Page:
MLS System needs to change…

Industry insiders know that the inefficiencies in real estate brokerage pose two problems: the consumer is not well served; and the industry remains exposed to outsiders solving the problems for their own profit, again to the detriment of consumers.

Wherever you live, real estate agents in your area are members of a local board of Realtors, and also an MLS… some MLSs are small, serving a county or two; others are larger, serving an entire region, with multiple counties and multiple boards of Realtors.  Here lies two inefficiencies, which present long-term concern for the industry, and more importantly for consumers: (1) why so many MLSs, now that technology solves the issues of presenting this data back to the Realtors who have created the MLS to serve their purposes of promoting their listings, and finding properties for their buyers? And (2) why so many boards of Realtors?  Each board of Realtors requires space and staff, both of which are rising costs of the business.  Not to paint a general picture, however, these local boards have a self-preservation interest… which just adds additional cost to the Realtors, which is paid for by the Gross Commission paid by consumers in each transactions with their agent.

Here’s another thought to consider: Read what Bob Bemis has to say about it… Bob has held some very high level positions running MLSs and for third party listing aggregators…


15 years an agent…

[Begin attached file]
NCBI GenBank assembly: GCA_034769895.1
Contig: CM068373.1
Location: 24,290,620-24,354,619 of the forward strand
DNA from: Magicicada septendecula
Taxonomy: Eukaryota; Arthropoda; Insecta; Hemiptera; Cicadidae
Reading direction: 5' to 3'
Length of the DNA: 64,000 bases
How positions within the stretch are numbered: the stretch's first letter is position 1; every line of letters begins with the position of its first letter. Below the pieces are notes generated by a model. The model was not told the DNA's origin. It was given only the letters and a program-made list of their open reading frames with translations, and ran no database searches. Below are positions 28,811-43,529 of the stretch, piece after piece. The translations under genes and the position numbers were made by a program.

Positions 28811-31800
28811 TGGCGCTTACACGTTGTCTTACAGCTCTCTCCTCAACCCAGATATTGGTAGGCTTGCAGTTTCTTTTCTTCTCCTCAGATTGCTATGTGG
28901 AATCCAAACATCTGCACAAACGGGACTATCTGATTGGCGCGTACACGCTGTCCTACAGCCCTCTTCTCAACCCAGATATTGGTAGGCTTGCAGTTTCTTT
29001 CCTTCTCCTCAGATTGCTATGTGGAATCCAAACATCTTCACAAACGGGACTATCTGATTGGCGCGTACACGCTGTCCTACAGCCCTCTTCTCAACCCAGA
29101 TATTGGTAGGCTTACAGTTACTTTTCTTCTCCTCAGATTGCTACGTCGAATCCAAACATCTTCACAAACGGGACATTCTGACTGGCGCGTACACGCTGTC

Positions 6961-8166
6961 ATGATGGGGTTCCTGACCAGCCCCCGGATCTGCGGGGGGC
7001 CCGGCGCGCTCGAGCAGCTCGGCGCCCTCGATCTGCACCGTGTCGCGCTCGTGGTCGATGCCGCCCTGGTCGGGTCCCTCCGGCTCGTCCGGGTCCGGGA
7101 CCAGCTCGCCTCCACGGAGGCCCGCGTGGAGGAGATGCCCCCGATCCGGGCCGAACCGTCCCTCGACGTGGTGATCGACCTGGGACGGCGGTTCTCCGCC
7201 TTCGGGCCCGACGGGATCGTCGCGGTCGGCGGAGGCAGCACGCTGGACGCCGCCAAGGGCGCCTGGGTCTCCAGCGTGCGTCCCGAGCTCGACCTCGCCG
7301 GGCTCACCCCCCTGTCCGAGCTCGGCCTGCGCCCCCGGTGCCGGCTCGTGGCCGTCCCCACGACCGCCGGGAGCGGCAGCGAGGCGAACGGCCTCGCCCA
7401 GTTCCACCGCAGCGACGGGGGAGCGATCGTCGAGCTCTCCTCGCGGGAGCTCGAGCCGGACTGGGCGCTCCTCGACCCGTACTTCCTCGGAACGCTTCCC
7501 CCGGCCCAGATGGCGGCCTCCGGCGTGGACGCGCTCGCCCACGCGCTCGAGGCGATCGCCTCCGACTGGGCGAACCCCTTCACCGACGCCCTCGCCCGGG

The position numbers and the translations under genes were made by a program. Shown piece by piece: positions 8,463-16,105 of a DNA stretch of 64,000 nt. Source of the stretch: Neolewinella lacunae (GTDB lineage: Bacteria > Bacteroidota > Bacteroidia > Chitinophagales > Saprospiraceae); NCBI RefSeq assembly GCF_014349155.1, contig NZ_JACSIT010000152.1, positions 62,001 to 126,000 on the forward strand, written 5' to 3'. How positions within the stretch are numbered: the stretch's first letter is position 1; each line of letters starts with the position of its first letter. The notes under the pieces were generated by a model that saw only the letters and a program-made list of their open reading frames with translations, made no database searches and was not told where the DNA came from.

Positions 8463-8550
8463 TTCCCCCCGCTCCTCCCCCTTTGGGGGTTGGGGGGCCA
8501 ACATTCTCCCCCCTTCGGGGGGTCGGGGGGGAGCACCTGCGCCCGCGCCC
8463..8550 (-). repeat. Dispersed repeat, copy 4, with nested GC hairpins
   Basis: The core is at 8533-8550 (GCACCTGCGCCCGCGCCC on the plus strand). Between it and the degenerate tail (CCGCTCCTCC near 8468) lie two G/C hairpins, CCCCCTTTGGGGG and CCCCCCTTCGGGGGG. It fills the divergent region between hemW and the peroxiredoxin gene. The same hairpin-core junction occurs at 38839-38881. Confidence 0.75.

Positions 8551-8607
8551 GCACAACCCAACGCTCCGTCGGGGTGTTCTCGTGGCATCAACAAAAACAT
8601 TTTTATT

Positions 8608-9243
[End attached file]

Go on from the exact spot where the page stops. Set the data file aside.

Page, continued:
I’ve been a real estate agent since 1999.

I got my start with a very good company in Shaker Heights, Ohio, called Smythe, Cramer Co.  At the time, we were located in a nice small office on Chagrin Boulevard, in an upscale suburb of Cleveland, and Smythe, Cramer was in the process of opening a much larger office across the street.

In 1999, the real estate brokerage industry was slowing adopting the internet, seemingly as slowly as possible.  Our listings where not available online, even to ourselves.  Every other week, a new issue of the Multiple Listing System books would arrive at the office.  We had about 50 agents in that office, and one arrived for each agent, and a couple other copies littered the copier/resource room.  Agents drove around with four or five of these in the backseat of their car, each the size of a phone book.  The listings covered the whole area of Cleveland, so you didn’t really need the whole book to service your geographic area of business.  The books became doorstops in the offices… just a ton of waste.

In the same period, agents were reluctant to give out their cellphone numbers to clients, and lawn signs had the office phone number, or a voicemail phone number if a consumer had questions about the properties for sale.  Agents would get annoyed if you called them on their cellphone, using up precious minutes of their monthly allotment.

Agents would stand around the coffee maker in the office discussing the new “e-mail” program the company was rolling out… many of the older agents just opted out of this new tool… they didn’t want to have to check another place for messages.

I was 27 at the time, and while these older agents had vast experience, there was enormous opportunity to get out there and make things happen.  My willingness to give out my cellphone number, to take those calls, to check email routinely, all gave me and other younger agents a distinct advantage.  We could call our clients from the living room of a home that just came on the market, and wait there while they drove over to see a prospective home that might suit their needs… I could call the seller’s agent, and express our intention to go back to my office to write up an offer, and we’d get that property under contract before other agents even knew it was available for sale.